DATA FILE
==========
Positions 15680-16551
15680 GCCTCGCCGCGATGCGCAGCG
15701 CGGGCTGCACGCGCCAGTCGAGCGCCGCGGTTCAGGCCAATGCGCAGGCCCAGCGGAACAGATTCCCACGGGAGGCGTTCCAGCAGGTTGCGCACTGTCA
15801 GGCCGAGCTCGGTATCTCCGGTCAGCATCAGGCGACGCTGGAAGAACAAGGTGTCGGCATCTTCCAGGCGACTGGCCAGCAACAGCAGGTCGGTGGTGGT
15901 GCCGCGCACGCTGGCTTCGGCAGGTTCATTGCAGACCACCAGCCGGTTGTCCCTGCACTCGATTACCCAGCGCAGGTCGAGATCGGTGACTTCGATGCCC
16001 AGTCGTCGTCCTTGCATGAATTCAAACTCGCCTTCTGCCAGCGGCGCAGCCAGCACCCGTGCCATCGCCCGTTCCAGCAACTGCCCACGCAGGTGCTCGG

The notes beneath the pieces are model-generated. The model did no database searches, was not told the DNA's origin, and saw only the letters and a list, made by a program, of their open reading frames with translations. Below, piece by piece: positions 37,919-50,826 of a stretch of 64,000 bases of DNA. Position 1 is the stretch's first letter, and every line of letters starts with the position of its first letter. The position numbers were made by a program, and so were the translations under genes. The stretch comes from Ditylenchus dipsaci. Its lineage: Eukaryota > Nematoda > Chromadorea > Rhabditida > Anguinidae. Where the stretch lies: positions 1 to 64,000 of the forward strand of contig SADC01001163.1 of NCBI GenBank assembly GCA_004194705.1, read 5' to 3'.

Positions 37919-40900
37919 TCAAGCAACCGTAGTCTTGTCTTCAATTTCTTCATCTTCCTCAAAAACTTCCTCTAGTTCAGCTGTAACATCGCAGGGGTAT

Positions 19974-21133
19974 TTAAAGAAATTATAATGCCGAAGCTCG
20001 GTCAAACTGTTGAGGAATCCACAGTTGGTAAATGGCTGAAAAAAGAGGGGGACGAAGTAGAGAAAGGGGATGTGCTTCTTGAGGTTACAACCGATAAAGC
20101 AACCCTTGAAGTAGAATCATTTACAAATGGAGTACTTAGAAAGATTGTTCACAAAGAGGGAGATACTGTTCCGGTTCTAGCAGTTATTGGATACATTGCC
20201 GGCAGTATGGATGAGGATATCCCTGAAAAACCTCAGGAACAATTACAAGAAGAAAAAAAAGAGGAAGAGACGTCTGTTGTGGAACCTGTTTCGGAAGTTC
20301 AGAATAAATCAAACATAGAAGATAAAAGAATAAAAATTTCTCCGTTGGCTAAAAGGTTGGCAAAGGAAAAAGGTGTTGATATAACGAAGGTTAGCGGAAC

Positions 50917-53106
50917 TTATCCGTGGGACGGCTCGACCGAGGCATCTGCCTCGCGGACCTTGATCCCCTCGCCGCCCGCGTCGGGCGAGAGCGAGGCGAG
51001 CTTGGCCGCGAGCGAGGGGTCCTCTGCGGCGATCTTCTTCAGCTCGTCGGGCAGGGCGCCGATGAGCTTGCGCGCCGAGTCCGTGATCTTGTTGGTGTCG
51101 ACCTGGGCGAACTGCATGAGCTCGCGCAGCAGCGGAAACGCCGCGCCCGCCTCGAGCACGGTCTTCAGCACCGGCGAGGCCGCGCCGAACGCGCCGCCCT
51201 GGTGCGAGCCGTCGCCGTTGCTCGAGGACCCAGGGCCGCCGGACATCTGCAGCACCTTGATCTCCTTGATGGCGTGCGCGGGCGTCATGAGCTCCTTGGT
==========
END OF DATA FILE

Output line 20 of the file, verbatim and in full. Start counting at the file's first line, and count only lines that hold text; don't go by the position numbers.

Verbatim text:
51201 GGTGCGAGCCGTCGCCGTTGCTCGAGGACCCAGGGCCGCCGGACATCTGCAGCACCTTGATCTCCTTGATGGCGTGCGCGGGCGTCATGAGCTCCTTGGT